ADA
Criminal protective Orders

This page tells you about:

  1. What is a Criminal Protective Order?
  2. What types of Criminal Protective Orders are issued?
  3. When will a judge issue a Criminal Protective Order?
  4. How will a defendant know there is a Criminal Protective Order?
  5. How does a Protected Person get a copy of the Criminal Protective Order?
  6. How long does it take for law enforcement personnel to find out about a Criminal Protective Order?
  7. What should a Protected Person do if a defendant violates a Criminal Protective Order?
  8. How can a Protected Person request changes to the Criminal Protective Order?
  9. What are the differences between a Criminal Protective Order and a Civil Restraining Order?
  10. What if a Criminal Protective Order and a Civil Restraining Order conflict?
  1. What is a Criminal Protective Order? 

    A Criminal Protective Order (“CPO”) is an order a judge makes to protect a witness to, or victim of, a crime. Such persons are referred to as “Protected Persons.” Such orders are routinely issued in cases involving domestic violence.

  2. What types of Criminal Protective Orders are issued?

    There are two general types of CPOs. A CPO may require a defendant to stay away from, and have no contact with, a Protected Person. These are called “No Contact” orders. Alternatively, a CPO may permit contact between a defendant and the Protected Person, but only if that contact is peaceful in every way. These are called “Peaceful Contact” orders. A judge can modify a CPO in many other ways, however, in order for it to address specific issues in a particular case.

  3. When will a judge issue a Criminal Protective Order?

    A judge will decide whether to issue a No Contact CPO or a Peaceful Contact CPO when a defendant appears in court for the first time. A Protected Person may provide input regarding the CPO at that time.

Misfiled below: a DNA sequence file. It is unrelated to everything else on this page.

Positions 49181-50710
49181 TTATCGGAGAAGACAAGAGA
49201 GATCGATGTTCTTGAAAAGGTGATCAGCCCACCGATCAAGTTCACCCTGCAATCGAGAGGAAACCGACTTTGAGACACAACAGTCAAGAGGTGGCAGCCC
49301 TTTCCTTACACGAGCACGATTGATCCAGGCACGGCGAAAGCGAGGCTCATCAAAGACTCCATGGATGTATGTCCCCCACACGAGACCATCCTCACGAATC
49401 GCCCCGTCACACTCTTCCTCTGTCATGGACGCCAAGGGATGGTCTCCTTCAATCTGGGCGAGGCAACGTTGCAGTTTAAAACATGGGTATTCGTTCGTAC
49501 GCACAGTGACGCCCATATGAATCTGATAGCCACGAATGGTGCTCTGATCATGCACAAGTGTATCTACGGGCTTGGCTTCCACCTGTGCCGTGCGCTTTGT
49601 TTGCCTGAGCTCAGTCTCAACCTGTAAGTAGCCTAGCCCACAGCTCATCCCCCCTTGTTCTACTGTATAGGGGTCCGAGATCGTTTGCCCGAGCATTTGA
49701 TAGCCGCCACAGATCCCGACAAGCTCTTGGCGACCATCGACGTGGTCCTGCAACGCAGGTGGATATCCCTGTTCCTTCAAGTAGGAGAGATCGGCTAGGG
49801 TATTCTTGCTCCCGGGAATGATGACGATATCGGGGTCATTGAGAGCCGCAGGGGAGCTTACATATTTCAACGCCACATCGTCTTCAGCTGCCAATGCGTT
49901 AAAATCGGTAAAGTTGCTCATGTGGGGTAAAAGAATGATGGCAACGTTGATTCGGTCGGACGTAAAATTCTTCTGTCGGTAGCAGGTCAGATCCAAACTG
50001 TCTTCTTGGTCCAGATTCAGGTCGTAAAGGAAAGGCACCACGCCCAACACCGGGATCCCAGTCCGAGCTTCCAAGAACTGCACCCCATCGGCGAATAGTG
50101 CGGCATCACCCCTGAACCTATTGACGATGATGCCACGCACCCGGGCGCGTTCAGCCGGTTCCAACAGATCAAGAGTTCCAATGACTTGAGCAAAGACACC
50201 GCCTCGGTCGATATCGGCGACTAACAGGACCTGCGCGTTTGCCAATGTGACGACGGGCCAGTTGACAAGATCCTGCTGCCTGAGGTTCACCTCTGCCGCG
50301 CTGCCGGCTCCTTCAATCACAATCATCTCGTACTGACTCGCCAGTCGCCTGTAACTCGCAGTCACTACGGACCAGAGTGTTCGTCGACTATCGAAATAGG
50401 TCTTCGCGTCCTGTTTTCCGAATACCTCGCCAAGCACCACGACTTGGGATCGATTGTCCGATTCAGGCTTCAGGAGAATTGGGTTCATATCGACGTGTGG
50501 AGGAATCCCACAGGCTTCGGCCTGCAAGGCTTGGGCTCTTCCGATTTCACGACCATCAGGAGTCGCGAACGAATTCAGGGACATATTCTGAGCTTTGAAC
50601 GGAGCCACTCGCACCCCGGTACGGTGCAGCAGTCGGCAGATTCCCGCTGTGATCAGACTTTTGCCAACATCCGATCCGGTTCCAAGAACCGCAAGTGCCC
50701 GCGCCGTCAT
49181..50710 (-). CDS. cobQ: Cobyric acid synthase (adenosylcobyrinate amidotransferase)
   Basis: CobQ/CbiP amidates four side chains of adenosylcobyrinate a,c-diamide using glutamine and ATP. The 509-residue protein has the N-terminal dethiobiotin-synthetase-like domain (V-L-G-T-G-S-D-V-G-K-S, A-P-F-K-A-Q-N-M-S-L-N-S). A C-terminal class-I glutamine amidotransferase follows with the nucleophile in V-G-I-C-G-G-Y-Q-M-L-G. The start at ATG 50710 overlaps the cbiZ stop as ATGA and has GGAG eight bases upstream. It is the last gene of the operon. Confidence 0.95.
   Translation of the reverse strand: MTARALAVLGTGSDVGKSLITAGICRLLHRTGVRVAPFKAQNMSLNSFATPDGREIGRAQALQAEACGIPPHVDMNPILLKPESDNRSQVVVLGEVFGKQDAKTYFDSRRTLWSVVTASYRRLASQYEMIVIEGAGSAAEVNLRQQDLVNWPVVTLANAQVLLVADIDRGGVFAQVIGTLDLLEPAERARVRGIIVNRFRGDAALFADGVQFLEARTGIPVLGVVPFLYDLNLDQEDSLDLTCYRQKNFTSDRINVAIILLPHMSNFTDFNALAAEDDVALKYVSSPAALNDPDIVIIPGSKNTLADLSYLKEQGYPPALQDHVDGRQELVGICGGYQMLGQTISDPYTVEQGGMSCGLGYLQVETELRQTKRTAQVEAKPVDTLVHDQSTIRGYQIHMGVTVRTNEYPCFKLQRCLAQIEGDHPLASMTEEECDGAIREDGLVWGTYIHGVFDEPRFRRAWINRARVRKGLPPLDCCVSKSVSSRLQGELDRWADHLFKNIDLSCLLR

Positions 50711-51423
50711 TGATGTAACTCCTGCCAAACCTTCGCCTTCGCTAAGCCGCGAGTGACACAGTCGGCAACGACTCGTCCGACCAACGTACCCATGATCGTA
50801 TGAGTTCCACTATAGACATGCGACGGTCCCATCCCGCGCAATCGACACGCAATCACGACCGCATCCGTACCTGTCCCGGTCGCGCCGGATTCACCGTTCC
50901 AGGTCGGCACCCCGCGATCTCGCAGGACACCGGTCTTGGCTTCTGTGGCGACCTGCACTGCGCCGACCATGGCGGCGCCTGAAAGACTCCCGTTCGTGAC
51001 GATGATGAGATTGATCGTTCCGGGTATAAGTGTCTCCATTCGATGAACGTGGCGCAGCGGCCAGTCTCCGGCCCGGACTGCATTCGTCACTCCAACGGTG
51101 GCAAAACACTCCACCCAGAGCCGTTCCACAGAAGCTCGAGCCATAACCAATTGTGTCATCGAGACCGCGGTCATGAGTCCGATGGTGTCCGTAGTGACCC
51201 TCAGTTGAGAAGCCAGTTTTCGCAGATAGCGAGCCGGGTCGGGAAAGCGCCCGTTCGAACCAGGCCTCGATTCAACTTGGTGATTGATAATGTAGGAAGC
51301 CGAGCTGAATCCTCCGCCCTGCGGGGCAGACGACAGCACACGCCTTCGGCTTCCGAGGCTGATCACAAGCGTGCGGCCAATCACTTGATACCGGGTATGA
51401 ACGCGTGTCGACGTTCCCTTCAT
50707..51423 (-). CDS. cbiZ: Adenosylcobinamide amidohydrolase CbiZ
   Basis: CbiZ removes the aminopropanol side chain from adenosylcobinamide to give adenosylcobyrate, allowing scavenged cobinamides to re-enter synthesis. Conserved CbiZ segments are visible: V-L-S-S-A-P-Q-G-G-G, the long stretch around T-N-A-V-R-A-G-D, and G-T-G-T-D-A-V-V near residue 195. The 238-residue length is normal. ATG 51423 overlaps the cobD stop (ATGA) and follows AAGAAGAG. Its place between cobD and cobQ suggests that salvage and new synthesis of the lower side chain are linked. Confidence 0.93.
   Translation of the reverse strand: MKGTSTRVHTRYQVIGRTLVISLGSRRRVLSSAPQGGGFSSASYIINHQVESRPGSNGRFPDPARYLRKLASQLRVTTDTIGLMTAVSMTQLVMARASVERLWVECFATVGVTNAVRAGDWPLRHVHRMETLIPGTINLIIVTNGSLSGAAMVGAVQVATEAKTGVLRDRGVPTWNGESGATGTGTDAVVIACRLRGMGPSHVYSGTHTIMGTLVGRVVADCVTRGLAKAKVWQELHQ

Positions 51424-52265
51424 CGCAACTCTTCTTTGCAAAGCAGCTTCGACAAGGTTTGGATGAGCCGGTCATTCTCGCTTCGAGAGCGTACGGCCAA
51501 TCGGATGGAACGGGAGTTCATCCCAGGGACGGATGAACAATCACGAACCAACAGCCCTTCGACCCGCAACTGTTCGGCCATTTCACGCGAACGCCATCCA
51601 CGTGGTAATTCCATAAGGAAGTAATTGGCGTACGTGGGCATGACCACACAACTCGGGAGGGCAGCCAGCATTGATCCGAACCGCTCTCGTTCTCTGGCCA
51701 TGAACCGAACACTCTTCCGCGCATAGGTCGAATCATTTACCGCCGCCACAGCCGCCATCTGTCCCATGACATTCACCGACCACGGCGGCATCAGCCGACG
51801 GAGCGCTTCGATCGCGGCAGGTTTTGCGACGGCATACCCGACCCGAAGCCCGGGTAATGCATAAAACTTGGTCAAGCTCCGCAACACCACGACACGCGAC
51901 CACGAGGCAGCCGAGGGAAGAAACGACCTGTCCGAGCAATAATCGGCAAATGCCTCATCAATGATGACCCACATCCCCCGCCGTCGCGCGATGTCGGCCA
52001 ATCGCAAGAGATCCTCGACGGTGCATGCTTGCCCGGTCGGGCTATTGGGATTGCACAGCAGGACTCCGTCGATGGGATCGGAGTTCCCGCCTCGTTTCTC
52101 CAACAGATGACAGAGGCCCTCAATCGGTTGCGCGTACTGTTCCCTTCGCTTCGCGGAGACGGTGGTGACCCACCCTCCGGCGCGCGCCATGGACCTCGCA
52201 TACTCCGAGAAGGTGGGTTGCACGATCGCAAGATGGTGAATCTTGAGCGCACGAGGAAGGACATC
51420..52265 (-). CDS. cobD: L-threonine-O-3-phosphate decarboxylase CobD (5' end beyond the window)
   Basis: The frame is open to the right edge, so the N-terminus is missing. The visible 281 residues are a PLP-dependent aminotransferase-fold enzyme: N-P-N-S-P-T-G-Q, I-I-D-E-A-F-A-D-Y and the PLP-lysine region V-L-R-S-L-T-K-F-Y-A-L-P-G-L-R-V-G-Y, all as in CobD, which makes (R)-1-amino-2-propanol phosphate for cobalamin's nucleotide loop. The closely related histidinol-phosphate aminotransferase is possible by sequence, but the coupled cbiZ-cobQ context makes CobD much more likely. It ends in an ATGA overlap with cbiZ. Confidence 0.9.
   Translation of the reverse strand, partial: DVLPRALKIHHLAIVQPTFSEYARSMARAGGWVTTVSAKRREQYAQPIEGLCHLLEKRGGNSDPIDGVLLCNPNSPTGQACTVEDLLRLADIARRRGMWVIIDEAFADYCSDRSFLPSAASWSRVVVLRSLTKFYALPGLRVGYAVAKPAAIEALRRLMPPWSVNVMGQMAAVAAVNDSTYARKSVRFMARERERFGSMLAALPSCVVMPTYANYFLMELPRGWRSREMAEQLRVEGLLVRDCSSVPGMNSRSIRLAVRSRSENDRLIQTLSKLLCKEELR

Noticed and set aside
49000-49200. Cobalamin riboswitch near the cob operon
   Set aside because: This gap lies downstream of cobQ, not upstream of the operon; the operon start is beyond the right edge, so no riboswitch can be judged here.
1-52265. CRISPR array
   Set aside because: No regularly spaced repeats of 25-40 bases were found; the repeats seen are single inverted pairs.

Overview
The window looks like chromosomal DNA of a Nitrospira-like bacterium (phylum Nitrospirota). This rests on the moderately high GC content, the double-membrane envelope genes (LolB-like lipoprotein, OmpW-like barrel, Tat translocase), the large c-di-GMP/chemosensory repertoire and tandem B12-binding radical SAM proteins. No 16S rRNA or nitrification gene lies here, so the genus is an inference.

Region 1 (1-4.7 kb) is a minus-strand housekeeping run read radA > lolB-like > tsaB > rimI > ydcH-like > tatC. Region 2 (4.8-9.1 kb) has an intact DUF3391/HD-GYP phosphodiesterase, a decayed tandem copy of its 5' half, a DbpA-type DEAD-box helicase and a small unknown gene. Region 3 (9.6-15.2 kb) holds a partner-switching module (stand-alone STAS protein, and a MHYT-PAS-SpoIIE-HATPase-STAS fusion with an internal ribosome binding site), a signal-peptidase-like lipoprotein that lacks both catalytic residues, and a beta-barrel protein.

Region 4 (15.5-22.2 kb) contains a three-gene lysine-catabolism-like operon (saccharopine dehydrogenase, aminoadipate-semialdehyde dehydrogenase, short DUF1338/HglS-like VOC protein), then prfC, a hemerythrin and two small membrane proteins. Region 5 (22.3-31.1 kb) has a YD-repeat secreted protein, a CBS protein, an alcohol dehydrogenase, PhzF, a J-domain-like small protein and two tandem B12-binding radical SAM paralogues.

4. How will a defendant know there is a Criminal Protective Order? 

    A defendant will be given a copy of the CPO while in court.

  5. How does a Protected Person get a copy of the Criminal Protective Order?

    The deputy will provide a copy of the CPO to the Protected Person if he or she is in court. If the Protected Person is not in court, he or she can request a copy from the District Attorney’s Office .

  6. How long does it take for law enforcement personnel to find out about a Criminal Protective Order?

    The CPO is entered into state-wide database accessible by law enforcement personnel within one business day of its issuance.

  7. What should a Protected Person do if a defendant violates a Criminal Protective Order?

    If a defendant violates a CPO, the Protected Person should contact law enforcement personnel immediately. Violation of a CPO is a crime subject to a jail sentence of up to one year. Under certain circumstances repeated violations can lead to felony charges.

  8. How can a Protected Person request changes to the Criminal Protective Order? 

    A Protected Person may request modifications to a CPO at any time. The request can be made by filling out a form available in the Clerk’s Office at the Criminal Courts (Hall of Justice), 190-200 West Hedding Street, San Jose.

  9. What are the differences between a Criminal Protective Order and a Civil Restraining Order?

    CPOs and Civil Restraining Orders are not the same. More information on this subject is available in information flyer CR 6000 .

  10. What if a Criminal Protective Order and a Civil Restraining Order conflict?

    Courts follow certain rules to resolve conflicts between CPOs and Civil Restraining Orders. More information on this subject is available in information flyer CR 6000 .
© 2014 Superior Court of California, County of Santa Clara